Many islands, reefs, caves, and rocks lie off the coast of Costa Rica, providing excellent spots for underwater exploration. Visibility varies with season and location. Generally, heavy rainfall tends to swell the rivers and muddy the waters, even well offshore.
Banana plantations and their runoff have destroyed most of the Caribbean reefs, although there's still good diving at Isla Uvita, just off the coast of Limón and in Manzanillo, down near the Panamanian border.
Most divers choose Pacific dive spots like Caño Island, Bat Island, and the Catalina Islands, where you're likely to spot manta rays, moray eels, white-tipped sharks, and plenty of smaller fish and coral species. But the ultimate in Costa Rican dive experiences is a week to 10 days spent on a chartered boat, diving off the coast of Cocos Island.
Diving off the Shores of Isla del Coco (off the Pacific coast): Legendary among treasure seekers, pirate buffs, and scuba divers, this small island is consistently rated one of the 10 best dive sites in the world. A protected national park, Isla del Coco is surrounded by clear Pacific waters, and its reefs are teeming with life (divers regularly encounter large schools of hammerhead sharks, curious manta rays, and docile whale sharks). Because the island is so remote and has no overnight facilities for visitors, the most popular way to visit is on 10-day excursions on a live-aboard boat, where guests live, eat, and sleep onboard -- with nights spent anchored in the harbor.
|Costa Rica does not only offer virgin rainforest, fascinating volcanoes and pristine beaches but also an overwhelming world of undersea wildlife. A a distance of 2 to 15 miles offshore in the northwest of the country from Nicoya peninsula the archipelago of the Catalina Islands is to be found that consists of about 20 rocks of different sizes. A little bit further north, Bat Island / Isla Murciélagos is located.|
|The exposed location of these islands guarantees an abundant variety of sea wildlife which is hardly to be found somewhere else. For some reason - unexplored up to now - the Catalina and Bat Islands are a melting pot of very different undersea wildlife and fish that usually do not occur together. With good luck, even whale sharks are to be seen at Bat Island.|
|Visibility||Is about 18 to 75 ft., and strong currents have to be expected once in a while. But you will be highly recompensed by a spectacle that does not allow even one minute of boredom: huge schools of snappers, sharks, eagle mantas, turtles and barracudas are awaiting the diver as well as an immense variety of other tropical fish and reef wildlife. The huge mantas rays are to be seen between November and May; and one of the giant turtle species can be met all year round.|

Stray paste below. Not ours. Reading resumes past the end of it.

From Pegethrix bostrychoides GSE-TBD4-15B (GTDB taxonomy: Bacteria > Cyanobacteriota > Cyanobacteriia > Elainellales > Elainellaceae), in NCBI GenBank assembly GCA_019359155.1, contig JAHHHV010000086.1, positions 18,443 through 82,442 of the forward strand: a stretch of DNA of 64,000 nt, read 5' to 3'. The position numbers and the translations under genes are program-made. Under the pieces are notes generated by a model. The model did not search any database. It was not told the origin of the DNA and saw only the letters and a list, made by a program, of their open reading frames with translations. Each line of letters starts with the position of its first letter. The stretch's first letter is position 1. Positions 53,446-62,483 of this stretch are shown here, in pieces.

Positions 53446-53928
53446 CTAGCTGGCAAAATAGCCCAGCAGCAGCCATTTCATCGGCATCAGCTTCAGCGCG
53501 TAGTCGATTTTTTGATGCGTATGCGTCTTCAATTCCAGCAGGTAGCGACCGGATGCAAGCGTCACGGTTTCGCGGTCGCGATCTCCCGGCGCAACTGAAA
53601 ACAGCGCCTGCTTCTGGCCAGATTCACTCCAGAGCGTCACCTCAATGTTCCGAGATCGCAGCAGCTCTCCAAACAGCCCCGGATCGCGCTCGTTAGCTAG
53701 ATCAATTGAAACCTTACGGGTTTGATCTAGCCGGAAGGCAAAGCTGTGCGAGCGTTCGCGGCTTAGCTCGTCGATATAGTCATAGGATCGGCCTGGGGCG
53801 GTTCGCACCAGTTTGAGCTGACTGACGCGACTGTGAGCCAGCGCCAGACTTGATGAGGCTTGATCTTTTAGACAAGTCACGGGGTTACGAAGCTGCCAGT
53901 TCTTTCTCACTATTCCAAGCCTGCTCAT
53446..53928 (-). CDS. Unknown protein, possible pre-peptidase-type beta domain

|Water temperature||Is between 75 and 85° F; diving season is all year round since there are no bigger rivers here that could transport stones and mud during the rainy season and would thus affect the good view. Between the end of November and end of February, the diving trip to Bat Island may not always take place since at this time of the year, a strong coastal wind from the north (Papagayo) may hinder the boat to leave the harbor. Short term, bookings are then switched to the Catalina Islands.|
|Marine Life Around Catalina Islands||The best months for diving the Catalina Islands are December through May, where we have seen up to 50 Manta Rays with wingspans of 14 to 20 ft on a single dive.|
|Marine Life Around Bat Islands||The optimum months for the long range trip to the Bat Islands are March through November. Here we see the impressive 8 to 15 ft bull sharks, schools of cow-nosed rays, eagle rays and horse-eye jacks, spade fish, pompano, snapper and Wahoo.|
|Marine Life on Local Dive sites||The local dives offer many white tip reef sharks, giant schools of grunts and yellowtails, spotted eagle rays, turtles, gigantic stingrays, angel fish, octopus, sea horses, starfish, frog fish and many species of eels. With some luck, you will be able to see also whale sharks up to 35’ long as well as spinner dolphins, humpback whales, pilot whales, Orcas and false killer whales.|
Isla del Caño and the Osa Peninsula coast are part of mammoth (Rio Sierpe, Rio Terraba, Caño Island) marine ecosystem.
Isla del Caño is located on the South Pacific coast of Costa Rica, in front of Drake Bay. It is a Biological Reserve, protected under the our National Park System. It has 320 Has. (800 acres) of land and 2700 Has. (6672 acres) of marine habitat. The abundant marine life and coral are almost unique for Pacific waters in Costa Rica.
The Osa Peninsula reaches out into the Pacific ocean from southwestern Costa Rica and is described by National Geographic as "the most biologically intense place on earth" More than 1,000 acres of mangroves wetlands and 1,000 miles of fresh and salt water rivers, estuaries an tributaries interact with the Pacific ocean through tides, which provides for an incredible abundance of marine life.
|Marine life||Around Caño Island you may encounter Humpback whales, Dolphins, Reef Sharks, Giant Manta Rays, Mobula Rays, Sea Turtles, Groupers, Snappers, Angels, Moorish Idols, Trumpet fish, various types of Eels, Crustaceans, Huge schools of Barracudas, Jacks, Grunts and much more.|
|Coral Formations||The soft and hard Coral formations are common, but not as colorful and abundant as in the Caribbean. There are 15 or more types of stony coral species as well as the attendant coral eaters (star fish, mollusks and hermit crabs) The terrain varies widely and includes 20' reefs, 50' underwater pinnacles, canyons, walls and caves.|
|Dive site||The dive trips are usually a full day adventure, leaving in the morning and returning in the late afternoon.|
|Visibility||The visibility varies from site to site, but is usually no lower than 40' and up to 100' plus making it the best in mainland Costa Rica.|
|Temperature Range||High 70's to Low 80's with thermo clines at varying depths.|